Best of 2011: Gigs
- The List
- 13 December 2011
The best gig in Scotland 2011, including Remember Remember, St Vincent, Arcade Fire, Group Inerane and Archive Trails
The Planetarium, Glasgow, Sat 8 Oct
We don’t tend to throw about words like ‘spellbinding’ and ‘mesmerising’. But for a gig that asked us to lie back and gaze at the stars, while laptop wizardry and shimmering electro-prog-rock washed over us, we feel it deserves both. A clever use of backdrop (and ‘above-drop’?) from the Detour team, creating an aural and visual delight.
Stereo, Glasgow, Tue 15 Nov
This was the year Annie Clark smashed it – with her best album to date (Strange Mercy, 4AD), and a string of powerful live shows. Shapeshifting sounds, high-waisted leather shorts, the quirk of an updated Kate Bush, crystalline vocals, and Clark’s guitar-wielding skills – all meshing together to create something very memorable at this midweek show.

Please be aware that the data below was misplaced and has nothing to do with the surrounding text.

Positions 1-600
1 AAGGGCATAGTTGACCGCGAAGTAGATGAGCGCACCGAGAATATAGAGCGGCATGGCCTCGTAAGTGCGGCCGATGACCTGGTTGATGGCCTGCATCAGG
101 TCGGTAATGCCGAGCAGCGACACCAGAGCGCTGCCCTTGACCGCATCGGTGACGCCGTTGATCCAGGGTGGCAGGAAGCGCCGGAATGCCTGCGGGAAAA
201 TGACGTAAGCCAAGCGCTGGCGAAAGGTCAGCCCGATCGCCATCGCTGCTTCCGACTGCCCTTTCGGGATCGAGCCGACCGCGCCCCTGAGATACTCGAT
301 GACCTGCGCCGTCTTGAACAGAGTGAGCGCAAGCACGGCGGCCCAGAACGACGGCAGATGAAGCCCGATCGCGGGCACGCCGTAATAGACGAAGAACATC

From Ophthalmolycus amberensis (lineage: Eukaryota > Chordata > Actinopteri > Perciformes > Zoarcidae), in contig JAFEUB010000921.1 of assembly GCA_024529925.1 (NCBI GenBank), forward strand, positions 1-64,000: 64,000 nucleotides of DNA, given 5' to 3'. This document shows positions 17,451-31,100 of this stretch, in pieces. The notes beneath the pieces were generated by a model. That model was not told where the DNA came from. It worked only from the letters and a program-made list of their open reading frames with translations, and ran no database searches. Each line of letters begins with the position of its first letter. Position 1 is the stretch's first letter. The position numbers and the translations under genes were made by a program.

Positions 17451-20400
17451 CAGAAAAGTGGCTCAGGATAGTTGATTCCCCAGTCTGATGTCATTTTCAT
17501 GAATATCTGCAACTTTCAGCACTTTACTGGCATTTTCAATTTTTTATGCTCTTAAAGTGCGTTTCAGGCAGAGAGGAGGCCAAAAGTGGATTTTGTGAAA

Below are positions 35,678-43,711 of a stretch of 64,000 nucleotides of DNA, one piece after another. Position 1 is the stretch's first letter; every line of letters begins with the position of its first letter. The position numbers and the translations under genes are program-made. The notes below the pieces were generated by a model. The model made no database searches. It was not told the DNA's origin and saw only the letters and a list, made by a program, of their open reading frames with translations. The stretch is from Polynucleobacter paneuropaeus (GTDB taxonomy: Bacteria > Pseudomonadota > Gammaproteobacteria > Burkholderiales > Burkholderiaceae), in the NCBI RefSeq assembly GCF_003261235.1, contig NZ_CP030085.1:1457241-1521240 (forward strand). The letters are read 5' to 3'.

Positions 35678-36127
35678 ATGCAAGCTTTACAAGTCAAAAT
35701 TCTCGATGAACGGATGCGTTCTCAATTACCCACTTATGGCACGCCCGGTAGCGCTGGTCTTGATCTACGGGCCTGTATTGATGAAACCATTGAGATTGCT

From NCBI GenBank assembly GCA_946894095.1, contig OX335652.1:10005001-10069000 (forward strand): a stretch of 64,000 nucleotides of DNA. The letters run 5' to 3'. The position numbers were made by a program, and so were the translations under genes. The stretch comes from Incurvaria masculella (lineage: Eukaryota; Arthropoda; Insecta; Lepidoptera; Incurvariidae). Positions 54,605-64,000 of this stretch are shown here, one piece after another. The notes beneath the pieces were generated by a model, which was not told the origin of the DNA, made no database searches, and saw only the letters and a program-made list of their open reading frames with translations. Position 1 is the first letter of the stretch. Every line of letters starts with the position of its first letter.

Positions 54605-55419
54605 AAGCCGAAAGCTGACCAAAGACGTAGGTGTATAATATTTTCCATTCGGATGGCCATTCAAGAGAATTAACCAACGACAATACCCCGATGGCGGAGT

Scottish Storytelling Centre, Edinburgh, Sun Oct 16
How was an archive of forgotten, dusty songs of Scotland going to reignite interest in its treasure trove of material? By staging a national tour, enlisting the help of wordsmiths (Wounded Knee incorporated hip hop and drone into his reworkings), puppeteers (Shane Connolly and a horse skull added gothic thrills), and folk song (Ali Roberts sang and Aileen Campbell performed with her iPod.) Innovative, inspired, and massively enjoyable.
Kinning Park Complex, Glasgow, Fri 2 Dec
A co-promo from Scotland’s hottest underground promoters; Braw Gigs, Tracer Trails and Cry Parrot. Niger’s Group Inerane could barely speak English, but still had the crowd going wild with their cries of ‘Ca va?’ and ‘Merci à tous!’. Rolling Saharan grooves, a sublime onstage energy, Chris Corsano and Mick Flowers supporting, exciting new venue: Boom. This one had it all.
Edinburgh Castle, Thu 1 Sep
As if the sounds of AF’s album The Suburbs weren’t epic enough (albeit detailing small-town angst and a longing to escape from suburbia), hearing it played with the added wallpaper of a giant fairy-lit castle, and exploding canons – it was always going to bring a sense of spectacle. Rolling visuals helped, as did the Montreal collective’s onstage pogo-ing and improv percussion against the stage rigging.